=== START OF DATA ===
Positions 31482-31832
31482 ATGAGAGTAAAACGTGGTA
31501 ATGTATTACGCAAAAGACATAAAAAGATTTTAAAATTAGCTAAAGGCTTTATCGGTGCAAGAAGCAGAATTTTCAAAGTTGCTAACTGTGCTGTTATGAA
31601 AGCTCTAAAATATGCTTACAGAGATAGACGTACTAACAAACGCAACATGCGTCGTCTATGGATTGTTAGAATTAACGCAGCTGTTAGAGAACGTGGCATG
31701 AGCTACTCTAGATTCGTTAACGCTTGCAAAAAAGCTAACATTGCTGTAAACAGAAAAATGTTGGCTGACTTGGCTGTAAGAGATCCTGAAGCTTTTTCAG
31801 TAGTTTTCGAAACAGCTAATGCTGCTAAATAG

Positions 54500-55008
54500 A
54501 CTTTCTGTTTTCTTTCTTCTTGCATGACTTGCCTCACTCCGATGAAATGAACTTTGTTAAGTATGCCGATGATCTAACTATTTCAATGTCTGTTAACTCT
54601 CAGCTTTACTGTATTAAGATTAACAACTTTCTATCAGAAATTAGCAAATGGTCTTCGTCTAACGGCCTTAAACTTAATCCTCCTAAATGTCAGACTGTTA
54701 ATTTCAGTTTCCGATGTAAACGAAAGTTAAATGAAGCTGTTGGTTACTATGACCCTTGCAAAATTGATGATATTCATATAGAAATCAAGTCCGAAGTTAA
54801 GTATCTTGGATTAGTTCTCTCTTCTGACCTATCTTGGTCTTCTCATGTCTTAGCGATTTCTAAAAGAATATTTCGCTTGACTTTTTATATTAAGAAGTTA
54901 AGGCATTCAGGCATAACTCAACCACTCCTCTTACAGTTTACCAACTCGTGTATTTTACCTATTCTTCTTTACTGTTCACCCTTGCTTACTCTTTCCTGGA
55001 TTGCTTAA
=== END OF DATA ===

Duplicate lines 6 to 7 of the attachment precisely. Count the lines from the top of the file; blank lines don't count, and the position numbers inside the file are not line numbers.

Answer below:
31801 TAGTTTTCGAAACAGCTAATGCTGCTAAATAG

Positions 54500-55008